Addressing Drug Problems in Myanmar. Transnational Institute (TNI). (2017)

immage

This policy briefing was drafted by a group of local and international organisations with in-depth knowledge and extensive experience of drug-related issues in Myanmar. It is structured around a set of five strategic interventions, each of which comes with concrete recommendations that are adapted to the Myanmar context. It contains reliable, up-to-date information and examples of evidence-based practices from Myanmar and around the world.


Keywords: harm reduction, discrimination, civil engagement, health

 

Download Publication

Factsheet: HARiS - HIV and AIDS Response Indicator Survey 2016 for Injecting Drug User. Centre for Health Protection, Department of Health. (2017)

immage

In Hong Kong, the number of HIV cases transmitted through injecting drug use (IDU) has remained low up till now and contributed to less than 5% of all reported cases cumulatively. However, the potential risk of cluster outbreak and rapid upsurge of infection among the IDU population is always a concern. To monitor HIV-related risk behaviours and access to HIV testing services among IDU, this population has been included as one of the four at-risk populations in the HIV/AIDS Response Indicator Survey (HARiS) implemented since 2013. The fourth round of survey was conducted in 2016 via commissioning to the Stanley Ho Centre for Emerging Infectious Disease, School of Public Health and Primary Care of the Chinese University of Hong Kong.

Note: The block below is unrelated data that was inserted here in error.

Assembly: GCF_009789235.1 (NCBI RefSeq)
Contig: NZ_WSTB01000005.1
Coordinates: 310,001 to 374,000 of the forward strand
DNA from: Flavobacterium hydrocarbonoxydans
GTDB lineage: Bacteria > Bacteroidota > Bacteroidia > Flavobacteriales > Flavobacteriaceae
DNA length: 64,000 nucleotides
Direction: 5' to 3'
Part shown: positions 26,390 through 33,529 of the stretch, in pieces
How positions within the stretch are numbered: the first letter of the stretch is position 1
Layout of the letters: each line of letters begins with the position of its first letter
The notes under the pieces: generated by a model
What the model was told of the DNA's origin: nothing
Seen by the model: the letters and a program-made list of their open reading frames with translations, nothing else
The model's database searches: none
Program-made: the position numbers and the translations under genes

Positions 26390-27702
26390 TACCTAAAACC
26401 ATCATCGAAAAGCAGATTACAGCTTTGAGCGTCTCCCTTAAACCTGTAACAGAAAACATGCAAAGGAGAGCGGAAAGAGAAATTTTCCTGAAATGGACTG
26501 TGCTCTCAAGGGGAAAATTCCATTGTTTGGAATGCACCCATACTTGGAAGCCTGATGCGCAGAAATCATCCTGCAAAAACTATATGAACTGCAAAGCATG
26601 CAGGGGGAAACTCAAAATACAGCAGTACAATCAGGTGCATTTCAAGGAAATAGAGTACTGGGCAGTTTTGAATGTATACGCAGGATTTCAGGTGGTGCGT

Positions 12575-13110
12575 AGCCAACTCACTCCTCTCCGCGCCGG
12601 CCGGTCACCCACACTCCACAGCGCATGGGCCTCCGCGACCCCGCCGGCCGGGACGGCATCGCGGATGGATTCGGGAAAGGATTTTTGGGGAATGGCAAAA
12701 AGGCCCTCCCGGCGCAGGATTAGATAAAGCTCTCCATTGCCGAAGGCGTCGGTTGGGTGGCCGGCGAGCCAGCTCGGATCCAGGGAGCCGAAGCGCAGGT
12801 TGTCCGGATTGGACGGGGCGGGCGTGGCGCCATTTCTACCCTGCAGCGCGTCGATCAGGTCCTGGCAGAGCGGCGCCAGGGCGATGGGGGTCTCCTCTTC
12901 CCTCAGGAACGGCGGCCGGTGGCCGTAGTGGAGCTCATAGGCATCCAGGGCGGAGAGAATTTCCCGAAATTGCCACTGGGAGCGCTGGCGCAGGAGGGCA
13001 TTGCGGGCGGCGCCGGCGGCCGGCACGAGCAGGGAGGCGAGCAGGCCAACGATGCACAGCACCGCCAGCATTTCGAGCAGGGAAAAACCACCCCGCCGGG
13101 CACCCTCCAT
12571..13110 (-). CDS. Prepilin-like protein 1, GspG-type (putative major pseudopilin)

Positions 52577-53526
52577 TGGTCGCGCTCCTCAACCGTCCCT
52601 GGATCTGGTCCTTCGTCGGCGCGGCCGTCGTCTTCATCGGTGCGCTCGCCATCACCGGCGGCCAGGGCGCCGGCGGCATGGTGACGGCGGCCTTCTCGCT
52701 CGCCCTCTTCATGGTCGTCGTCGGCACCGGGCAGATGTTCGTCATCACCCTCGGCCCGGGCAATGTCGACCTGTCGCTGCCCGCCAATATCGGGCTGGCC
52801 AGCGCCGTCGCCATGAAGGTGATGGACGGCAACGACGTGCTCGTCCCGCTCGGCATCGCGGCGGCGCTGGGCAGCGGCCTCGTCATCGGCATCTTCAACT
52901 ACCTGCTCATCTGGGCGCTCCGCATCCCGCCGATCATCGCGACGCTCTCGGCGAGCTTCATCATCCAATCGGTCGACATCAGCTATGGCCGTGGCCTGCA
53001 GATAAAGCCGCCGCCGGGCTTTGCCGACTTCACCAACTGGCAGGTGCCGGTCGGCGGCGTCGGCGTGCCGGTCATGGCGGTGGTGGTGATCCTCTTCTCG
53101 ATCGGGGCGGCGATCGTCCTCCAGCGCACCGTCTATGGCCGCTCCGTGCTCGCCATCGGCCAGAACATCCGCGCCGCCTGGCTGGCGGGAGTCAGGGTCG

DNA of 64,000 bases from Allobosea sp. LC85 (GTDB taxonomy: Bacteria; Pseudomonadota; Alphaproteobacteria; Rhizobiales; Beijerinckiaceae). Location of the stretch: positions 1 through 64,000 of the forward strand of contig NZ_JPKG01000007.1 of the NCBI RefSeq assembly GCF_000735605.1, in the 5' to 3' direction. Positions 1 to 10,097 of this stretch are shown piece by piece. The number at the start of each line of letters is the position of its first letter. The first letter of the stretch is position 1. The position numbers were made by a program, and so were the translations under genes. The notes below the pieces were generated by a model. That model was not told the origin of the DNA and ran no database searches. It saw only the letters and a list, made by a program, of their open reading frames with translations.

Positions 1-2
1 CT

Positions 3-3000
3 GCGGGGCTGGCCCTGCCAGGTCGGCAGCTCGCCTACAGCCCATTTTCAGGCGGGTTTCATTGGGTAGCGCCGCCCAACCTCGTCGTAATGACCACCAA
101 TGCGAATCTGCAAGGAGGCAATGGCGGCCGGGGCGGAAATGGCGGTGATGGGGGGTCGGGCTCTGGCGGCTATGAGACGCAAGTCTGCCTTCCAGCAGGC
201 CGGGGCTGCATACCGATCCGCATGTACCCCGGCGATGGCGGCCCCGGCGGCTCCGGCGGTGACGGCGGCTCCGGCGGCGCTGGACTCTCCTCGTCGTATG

Keywords: Hong Kong, HIV, IDU, STI, sexual behaviours, testing, needle, condom

 

Download Publication

 

Integrated Biological and Behavioral Surveillance (IBBS) Survey among Female Injecting Drug Users (FIDUs) in Pokhara Valley - Round I, 2017. National Centre for AIDS and STD Control. (2017)

immage

This is the first round of the IBBS survey conducted among Female Injecting Drug Users (FIDUs) in Pokhara Valley. The females of 16 years and above who had been injecting drugs for at least three months preceding the survey were defined as FIDUs and enrolled in the survey. School of Planning Monitoring Evaluation and Research (SPMER) carried out this survey from December 2016 to May 2017 under the leadership of NCASC. The survey was undertaken primarily to determine the prevalence of HIV, Syphilis, Hepatitis B (HBV) and Hepatitis C (HCV) infection among FIDUs.


Keywords: Nepal, prevalence, syringe/needles, treatment, condom use, knowledge, testing

 

Download Publication

Integrated Biological and Behavioral Surveillance (IBBS) Survey among People Who Inject Drugs (PWIDs) in Eastern Terai Highway Districts of Nepal, 2017 (Round VII). National Centre for AIDS and STD Control. (2017)